Architect engineering worker working in office. shot in studio.Here is a question that comes up frequently, “I want to act as my own general contractor for my renovation project. Lenders I call are telling me NO. Why is this a problem?” First off, just saying no is not the most productive response to the question. Answering the question as an educational opportunity is much more helpful.

My conversation with the caller starts with their level of experience or credentials, and if they are licensed. Construction and renovation financing is more readily available today than it has been since the housing market troubles years ago, but lenders or banks are still looking at the elements of risk that might be layered in each and every transaction. When a client does not have the level of experience or credentials needed, lenders are not going to be interested in lending money to the project. A licensed general contractor or builder will be required for the project to be considered.

A general contractor or builder will provide the project management skills which allow them to be the conductor of the entire process, from start to project completion. These individuals are licensed, have a history in construction and renovation work, can provide the necessary builders risk insurance, and generally work with a group of subcontractors that they trust to get the job done. They also know how to write a contract, prepare plans and specifications, prepare a sworn construction statement, and manage the draws needed to pay for the work as it is completed. The draw process requires the collection of paid invoices and lien waivers to prove all goods and services provided to the project have been paid in full.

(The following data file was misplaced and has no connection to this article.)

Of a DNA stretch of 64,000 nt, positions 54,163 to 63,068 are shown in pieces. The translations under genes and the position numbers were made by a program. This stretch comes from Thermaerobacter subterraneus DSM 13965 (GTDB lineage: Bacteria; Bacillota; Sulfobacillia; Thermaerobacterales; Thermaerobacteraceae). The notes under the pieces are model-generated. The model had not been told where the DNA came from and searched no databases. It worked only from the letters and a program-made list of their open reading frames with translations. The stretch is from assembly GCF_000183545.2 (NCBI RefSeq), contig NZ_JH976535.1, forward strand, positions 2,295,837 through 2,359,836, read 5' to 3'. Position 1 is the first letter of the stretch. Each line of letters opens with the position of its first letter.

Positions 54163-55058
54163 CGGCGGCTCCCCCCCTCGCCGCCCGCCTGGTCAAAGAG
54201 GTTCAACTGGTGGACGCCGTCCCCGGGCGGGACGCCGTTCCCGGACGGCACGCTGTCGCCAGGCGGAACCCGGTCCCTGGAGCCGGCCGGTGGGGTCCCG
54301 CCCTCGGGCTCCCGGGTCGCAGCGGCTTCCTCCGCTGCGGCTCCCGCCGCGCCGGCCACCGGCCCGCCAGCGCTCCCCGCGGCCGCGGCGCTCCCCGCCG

A general contractor or builder has knowledge of building codes and the inspection process required by the city/county. They will make sure timelines are met every step of the way, and can manage contingencies to keep the project on budget.

All of this information is necessary when explaining to a client why being their own general contractor may be a problem. When every detail is examined, having a professional on the job is worth every penny! – Randy Cullen, NMLS #326128

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